Live from the Lilith Blog

Live from the Lilith Blog

June 23, 2017 by

Flying While Female on El Al

aircraft-1679200_1920Jewish feminists are celebrating the ruling that El Al airlines can no longer ask women to change seats in order to accommodate Haredi men who believe it is their religious prerogative not to sit next to women. The suit arguing that such religious accommodations are gender discrimination was brought not by a young upstart but rather by an 81 year-old Holocaust survivor, Renee Rabinowitz, with the support of the Reform Movement’s Israel Religious Action Center. According to the Times of Israel, Rabinowitz changed her seat at a flight attendant’s request but the wrongness of the request rankled her.  

Dana Cohen-Lekah, Jerusalem’s Magistrate Court Judge, was unambiguous in her judgment: “Under absolutely no circumstances can a crew member ask a passenger to move from their designated seat because the adjacent passenger doesn’t wasn’t [sic] to sit next to them due to their gender…. The policy is a direct transgression of the law preventing discrimination.” Hopefully, this ruling will end the disruptions and delays that often attend demands for gender-segregated seating.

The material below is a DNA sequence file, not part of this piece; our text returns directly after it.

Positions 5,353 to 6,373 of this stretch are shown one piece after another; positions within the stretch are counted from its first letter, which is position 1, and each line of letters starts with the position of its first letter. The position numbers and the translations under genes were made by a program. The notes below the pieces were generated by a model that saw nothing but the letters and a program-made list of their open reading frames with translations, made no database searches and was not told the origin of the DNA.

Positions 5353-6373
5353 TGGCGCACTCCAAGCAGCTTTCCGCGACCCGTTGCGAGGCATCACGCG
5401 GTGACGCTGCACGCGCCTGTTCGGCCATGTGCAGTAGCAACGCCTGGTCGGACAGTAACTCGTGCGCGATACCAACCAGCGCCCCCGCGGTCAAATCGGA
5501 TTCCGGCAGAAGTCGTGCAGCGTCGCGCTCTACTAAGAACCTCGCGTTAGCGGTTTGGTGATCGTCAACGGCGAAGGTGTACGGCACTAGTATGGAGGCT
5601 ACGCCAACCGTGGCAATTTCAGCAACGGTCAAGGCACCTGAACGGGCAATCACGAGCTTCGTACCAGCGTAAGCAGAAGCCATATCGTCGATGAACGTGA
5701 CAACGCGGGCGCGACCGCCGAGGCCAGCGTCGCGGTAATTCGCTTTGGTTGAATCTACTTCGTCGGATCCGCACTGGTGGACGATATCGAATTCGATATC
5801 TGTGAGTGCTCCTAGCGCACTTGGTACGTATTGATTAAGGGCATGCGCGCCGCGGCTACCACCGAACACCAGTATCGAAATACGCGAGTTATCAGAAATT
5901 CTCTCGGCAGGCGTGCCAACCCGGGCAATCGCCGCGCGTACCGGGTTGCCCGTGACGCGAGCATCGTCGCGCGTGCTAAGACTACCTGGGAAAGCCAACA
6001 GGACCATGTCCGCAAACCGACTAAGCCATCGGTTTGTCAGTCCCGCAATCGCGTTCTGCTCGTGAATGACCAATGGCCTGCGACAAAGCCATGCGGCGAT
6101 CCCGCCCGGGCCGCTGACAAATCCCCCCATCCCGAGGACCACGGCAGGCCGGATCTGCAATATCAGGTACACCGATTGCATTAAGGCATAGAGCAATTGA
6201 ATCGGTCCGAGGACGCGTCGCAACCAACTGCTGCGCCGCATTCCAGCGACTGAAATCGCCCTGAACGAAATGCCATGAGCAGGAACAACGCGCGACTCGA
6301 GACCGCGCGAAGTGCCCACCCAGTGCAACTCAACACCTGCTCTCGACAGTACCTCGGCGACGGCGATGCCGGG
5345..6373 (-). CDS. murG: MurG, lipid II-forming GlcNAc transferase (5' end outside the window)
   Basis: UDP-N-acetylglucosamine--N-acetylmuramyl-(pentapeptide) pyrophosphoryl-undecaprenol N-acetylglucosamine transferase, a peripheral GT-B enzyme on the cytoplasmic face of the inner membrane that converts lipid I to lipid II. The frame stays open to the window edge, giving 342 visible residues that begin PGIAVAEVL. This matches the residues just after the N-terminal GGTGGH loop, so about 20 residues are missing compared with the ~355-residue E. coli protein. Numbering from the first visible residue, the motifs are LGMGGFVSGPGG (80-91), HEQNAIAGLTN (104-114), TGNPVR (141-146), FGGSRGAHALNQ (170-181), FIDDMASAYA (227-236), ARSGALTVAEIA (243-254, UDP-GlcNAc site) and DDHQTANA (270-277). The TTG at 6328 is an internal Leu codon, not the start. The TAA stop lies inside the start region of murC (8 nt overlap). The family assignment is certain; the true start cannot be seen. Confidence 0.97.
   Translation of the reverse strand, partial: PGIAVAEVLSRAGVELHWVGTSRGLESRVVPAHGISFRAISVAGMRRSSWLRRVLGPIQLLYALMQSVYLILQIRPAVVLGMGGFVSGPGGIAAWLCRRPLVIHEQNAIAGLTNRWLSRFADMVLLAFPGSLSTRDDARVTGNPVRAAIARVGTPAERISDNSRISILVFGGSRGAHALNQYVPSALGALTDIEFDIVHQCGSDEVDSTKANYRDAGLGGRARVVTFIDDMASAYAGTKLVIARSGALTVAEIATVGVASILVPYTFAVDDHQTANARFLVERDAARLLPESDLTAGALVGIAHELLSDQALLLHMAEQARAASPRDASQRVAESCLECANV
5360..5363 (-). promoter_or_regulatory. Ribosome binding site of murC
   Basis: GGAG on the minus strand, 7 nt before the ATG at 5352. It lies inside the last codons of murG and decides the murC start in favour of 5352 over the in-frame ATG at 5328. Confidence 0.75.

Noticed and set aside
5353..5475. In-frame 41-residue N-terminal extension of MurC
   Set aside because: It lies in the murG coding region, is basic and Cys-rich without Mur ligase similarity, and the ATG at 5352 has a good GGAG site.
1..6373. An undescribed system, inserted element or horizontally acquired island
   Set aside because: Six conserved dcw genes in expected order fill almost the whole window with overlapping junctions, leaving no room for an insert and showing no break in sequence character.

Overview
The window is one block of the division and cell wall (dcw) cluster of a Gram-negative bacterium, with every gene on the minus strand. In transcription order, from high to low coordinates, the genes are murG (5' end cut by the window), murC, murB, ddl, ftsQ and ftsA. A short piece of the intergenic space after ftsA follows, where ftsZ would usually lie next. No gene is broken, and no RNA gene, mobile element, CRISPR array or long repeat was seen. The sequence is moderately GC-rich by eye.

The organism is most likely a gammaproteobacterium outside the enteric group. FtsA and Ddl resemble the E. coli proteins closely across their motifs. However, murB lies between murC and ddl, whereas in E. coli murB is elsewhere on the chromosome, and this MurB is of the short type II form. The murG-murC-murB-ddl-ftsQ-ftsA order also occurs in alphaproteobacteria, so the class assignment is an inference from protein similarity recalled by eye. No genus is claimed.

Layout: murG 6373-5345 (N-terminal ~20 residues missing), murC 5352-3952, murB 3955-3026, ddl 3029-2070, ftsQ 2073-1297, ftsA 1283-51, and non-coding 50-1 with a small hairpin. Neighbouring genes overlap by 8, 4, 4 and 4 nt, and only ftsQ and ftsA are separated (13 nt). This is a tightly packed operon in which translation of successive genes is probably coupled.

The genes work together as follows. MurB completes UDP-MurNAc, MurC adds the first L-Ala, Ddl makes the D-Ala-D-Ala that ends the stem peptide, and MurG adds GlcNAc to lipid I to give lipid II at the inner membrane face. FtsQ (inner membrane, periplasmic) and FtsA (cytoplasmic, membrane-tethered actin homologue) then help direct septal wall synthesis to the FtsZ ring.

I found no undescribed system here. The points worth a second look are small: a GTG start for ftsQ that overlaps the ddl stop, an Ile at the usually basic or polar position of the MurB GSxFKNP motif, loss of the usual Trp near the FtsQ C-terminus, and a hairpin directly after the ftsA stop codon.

Renee Rabinowitz’s legal triumph reminded me of the Jewish feminist anguish that I experienced on an El Al flight several years ago.

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June 21, 2017 by

Being Jewish In College. It’s More Complicated Than They Think.

architecture-1122359_1920The Forward recently published a survey that asked, “What makes a college ideal for the Jewish student? Is it the presence of pro-Israel clubs? Kosher food options? Jewish fraternities and sororities? Something else altogether?”

The question inspired a second glance, and then a more critical investigation. I asked a few of my friends what they feel has been most important to them as Jewish college students. A constant theme in their responses? Pro-Israel clubs, Kosher food options, or fraternities and sororities are not what they cite as defining forces in their religious lives.